Financial textbooks tell us that markets move according to fundamental influences, whether they be of an economic, financial, political or crisis-related nature. But, experience often counters this basic axiom by suggesting that perception, not reality, is the true market driver. In a way, both statements are correct because perceptions are formed in an attempt to guess what the true reality might be.
Our current forex market, however, seems permanently attached to the perception model and guessing the mindset of two men, those vaunted chiefs of central banking, the inimitable Ben Bernanke and Mario Draghi. This “tag team” of sorts has spoiled even the best-laid plans of countless currency speculators, both retail and institutional, as well as beginners and veterans alike.
Central bankers, the world over, have always been in agreement on one key point – they abhor all investors that focus on currency speculation as an art form and career. They long for the return of the Bretton-Woods agreement, where central banks set the exchange rates each day within a fixed bandwidth. The revolution in the seventies that created floating currency markets never received their support, but, like it or not, the forex market is here to stay, and, by the way, it is our largest and most liquid market.
Speculators claim that their activities have provided this volume and liquidity, a good thing, when it comes to determining fair exchange rates in today’s global financial markets. But Bernanke and Draghi do not agree. For some reason, they feel their enormous insights should dictate the movements in the market, as can be seen in the following “EUR/USD” chart:
The “EUR/USD” currency pair is the most heavily traded combination in the market, yet recently, due to the lack of extremely positive economic progress in either the States or in Europe, traders have floundered over the past year in their search for an appropriate valuation of the pair. It is difficult to make money in ranging markets. If the fundamentals are not present, then rumors and outright guesses can generate trends, too.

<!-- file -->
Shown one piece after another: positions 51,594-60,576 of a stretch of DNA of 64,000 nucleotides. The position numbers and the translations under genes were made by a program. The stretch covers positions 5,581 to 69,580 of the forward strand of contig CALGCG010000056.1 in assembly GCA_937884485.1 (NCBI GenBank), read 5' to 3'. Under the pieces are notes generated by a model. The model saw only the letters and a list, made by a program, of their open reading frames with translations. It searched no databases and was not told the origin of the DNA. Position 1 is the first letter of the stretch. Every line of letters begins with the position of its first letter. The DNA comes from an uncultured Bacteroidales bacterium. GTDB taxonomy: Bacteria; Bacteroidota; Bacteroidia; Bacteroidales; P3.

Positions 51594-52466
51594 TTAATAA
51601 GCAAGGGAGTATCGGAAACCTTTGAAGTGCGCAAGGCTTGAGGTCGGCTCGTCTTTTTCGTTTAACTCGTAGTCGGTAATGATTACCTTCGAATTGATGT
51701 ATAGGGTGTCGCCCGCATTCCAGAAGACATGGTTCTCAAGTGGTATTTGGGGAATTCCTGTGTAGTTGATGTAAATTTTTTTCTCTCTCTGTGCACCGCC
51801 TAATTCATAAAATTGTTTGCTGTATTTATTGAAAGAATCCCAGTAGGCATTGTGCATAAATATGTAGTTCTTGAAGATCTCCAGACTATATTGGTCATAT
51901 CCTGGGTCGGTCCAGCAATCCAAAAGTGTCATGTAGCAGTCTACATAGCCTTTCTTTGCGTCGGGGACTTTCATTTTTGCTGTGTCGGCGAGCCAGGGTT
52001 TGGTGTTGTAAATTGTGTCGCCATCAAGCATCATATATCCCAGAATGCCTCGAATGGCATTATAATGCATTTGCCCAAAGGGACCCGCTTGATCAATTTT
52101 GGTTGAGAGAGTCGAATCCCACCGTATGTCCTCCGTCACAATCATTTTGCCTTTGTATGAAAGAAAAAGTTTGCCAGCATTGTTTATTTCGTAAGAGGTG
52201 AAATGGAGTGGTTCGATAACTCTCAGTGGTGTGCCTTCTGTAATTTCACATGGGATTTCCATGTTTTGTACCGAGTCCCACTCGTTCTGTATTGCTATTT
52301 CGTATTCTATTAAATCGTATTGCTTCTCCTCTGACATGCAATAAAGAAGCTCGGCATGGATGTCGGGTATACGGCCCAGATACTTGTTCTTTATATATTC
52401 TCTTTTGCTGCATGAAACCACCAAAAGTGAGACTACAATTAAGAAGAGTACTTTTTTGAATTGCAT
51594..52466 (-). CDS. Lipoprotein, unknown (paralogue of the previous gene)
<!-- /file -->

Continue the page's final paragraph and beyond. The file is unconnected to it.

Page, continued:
The first half of the chart could be described as “normal”. A new QE3 program by the Fed led to a weakening of the Dollar, but dealing successfully with the “financial cliff” produced the strong reversal in the other direction. After those predictable actions ran their course, Bernanke and Draghi jumped into the fray to manipulate the forex markets, assuming ostensibly that stability in cross-border rates would subdue inflation in both regions. But, inflation is not the core problem. The lack of dramatic GDP growth is the real problem that needs fixing, and it continues to confound officials on both continents.
In the absence of intervention by these two principals, most analysts, it is safe to say, would claim that the Euro would drop out of the sky like the Hindenburg, but central bankers are not high on “crash-and-burn” scenarios. The strength of the Euro, however, constitutes the last vestige of austerity measures that have not produced results. Draghi, in response to his critics, hinted that a weaker Euro may be in the cards and that a negative savings rate for banks might do the trick. The Euro fell, but Mario changed his mind in a week, and then the Euro bounced back.
As if on cue, Bernanke followed Draghi’s lead and hinted that tapering might begin earlier than expected in 2013. The Dollar strengthened, and the Euro plummeted, but he also recanted, causing an immediate reversal.
What’s next? The “triangle” in the chart is tightening its grip. The Euro may head a little north in the near term, but expect a fall from grace, sooner, rather than later.
Read more about central bank intervention here.